Deputy first minister John Swinney said: “We know there is a strong link between parental engagement and academic achievement and this plan will play a key role in helping to reduce the attainment gap.”

Among the goals are: expanding the ways parents can collaborate at every level of the education system, including volunteering and family learning, and improving communication between schools and parents.

Targeted actions will support specific groups including ethnic minority parents, parents of children with additional support needs, those with disabled children and those with learning disabilities.

“We don’t need new legislation for parental involvement. It’s a question of making parents aware of what they can already do,” Ms Murphy said, who is also a member of the Scottish Education Committee and is therefore active in all policy groups.

“We’re not a militant body, it’s about providing information to do with schools as they are so new to parents. We help them understand ways of learning, the whole CfE ethos.

“You have to remember: the pupils’ world today is very different to the one their parents went through. It is not even a question of rights, really. It is how they can support their child – often a parent becomes put off if they, or the school, don’t approach things the right way.”

In terms of curricular help, the forum produces a Nationals in a Nutshell series, for maths, English and other subjects. These are a single A4 sheet summary, also available online, covering:

  • What skills will my child develop?
  • What will my child experience during the course?
  • Assessment and real-life contexts in the classroom.

Poverty trap

With so much talk and policy geared around narrowing the attainment gap between richer and poorer students, Ms Murphy is keen to point out the risks of “condemning” whole sections of young people by blunt definitions of deprivation. At the same time, she is well aware of how choices and life chances can be affected. More than one in four children in Scotland are officially recognised as living in poverty.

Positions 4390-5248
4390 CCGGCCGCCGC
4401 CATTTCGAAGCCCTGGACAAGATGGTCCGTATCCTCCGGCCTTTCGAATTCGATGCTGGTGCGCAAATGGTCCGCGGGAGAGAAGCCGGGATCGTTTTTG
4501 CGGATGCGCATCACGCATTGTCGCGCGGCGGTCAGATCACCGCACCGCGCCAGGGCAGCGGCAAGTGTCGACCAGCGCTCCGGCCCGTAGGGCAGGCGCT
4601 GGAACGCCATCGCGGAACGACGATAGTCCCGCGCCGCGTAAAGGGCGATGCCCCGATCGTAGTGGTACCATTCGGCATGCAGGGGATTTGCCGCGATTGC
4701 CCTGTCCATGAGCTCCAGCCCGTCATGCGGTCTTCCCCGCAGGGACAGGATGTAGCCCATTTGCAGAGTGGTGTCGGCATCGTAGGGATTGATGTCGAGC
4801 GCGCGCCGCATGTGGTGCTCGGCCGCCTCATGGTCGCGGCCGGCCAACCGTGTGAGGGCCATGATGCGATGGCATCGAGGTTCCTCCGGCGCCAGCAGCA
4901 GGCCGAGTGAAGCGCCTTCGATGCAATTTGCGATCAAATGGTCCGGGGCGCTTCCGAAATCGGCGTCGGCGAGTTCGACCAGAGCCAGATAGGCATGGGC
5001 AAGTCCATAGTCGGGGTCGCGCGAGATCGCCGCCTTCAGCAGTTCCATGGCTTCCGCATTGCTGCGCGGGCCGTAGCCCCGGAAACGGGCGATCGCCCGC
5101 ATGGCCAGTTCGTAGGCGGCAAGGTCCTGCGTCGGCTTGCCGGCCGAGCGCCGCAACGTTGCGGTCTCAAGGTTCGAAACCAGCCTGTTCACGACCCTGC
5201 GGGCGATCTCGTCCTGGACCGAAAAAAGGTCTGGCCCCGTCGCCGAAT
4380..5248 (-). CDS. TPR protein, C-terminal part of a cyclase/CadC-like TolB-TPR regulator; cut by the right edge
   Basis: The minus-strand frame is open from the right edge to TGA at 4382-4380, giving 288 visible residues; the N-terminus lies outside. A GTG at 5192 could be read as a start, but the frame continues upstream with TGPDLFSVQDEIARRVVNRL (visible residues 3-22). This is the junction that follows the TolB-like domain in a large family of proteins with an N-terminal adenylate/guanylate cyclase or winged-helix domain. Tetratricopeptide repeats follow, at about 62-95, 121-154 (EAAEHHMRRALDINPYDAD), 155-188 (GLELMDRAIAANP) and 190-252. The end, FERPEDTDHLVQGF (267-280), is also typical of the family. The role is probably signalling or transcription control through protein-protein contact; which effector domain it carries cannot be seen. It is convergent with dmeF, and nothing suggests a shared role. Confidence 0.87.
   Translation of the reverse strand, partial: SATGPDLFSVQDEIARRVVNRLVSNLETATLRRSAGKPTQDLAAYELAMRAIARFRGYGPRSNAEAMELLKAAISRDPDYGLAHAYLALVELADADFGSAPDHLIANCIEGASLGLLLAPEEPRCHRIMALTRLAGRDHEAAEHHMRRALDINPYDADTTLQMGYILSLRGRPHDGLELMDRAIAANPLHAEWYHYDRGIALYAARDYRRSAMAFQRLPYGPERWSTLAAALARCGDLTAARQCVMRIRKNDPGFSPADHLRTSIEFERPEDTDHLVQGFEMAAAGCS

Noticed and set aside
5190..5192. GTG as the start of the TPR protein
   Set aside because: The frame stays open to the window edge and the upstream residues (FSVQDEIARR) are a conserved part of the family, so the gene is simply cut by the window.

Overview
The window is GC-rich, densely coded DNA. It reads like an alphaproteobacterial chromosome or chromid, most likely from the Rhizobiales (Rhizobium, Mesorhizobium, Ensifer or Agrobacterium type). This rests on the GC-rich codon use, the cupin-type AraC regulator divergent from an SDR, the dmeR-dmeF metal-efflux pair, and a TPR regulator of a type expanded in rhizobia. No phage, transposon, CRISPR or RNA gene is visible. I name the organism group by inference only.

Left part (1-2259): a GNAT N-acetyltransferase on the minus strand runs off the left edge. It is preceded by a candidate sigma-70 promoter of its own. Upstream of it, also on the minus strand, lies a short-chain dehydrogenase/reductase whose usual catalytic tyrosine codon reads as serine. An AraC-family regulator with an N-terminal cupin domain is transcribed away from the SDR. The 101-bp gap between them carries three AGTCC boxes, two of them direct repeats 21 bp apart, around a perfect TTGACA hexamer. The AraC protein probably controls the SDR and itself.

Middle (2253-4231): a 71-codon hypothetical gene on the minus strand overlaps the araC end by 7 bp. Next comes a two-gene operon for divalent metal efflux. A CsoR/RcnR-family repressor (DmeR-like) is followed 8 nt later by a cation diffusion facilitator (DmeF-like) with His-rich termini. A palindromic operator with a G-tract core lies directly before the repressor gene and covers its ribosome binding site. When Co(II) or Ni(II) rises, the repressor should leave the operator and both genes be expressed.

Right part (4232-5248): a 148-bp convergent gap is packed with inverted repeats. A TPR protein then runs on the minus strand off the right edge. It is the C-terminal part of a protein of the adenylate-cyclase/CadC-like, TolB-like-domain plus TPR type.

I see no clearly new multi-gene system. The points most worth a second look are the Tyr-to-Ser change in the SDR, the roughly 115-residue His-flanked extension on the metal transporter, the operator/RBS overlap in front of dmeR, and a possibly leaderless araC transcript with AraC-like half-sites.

The forum has produced a publication entitled The Cost of the School Day, a toolkit for parent councils to identify where costs are affecting low-income families in their school and to provide actions to help “poverty-proof” the school.

It looks at assumptions behind fundraising events, school trips, transport to extra-curricular activities, and so on. One girl from S3 is quoted as saying: “You also need to buy a lot of stuff because you cannae really go in the same clothes that you wore to the last non-uniform because people notice that. Sometimes it gets to be like a catwalk or something.” A parent adds: “My children are in small school and it really is noticeable if they don’t go on trips and are basically the only ones left in school.”

“Money in schools doesn’t fix poverty,” Ms Murphy continued. “It might help alleviate some of the problems like free school meals instead of holiday hunger, for instance, but unless wider social policies are enacted, there’s a limit to what schools alone can achieve. If you’re living in a cold wet home, school doesn’t fix that. But at least the school should be warm and dry so it’s vital the educational estate is well maintained.”

Sanitary progress

The forum has also welcomed the government’s commitment to provide access to free sanitary products for those attending schools, colleges and universities in Scotland from the start of this academic term.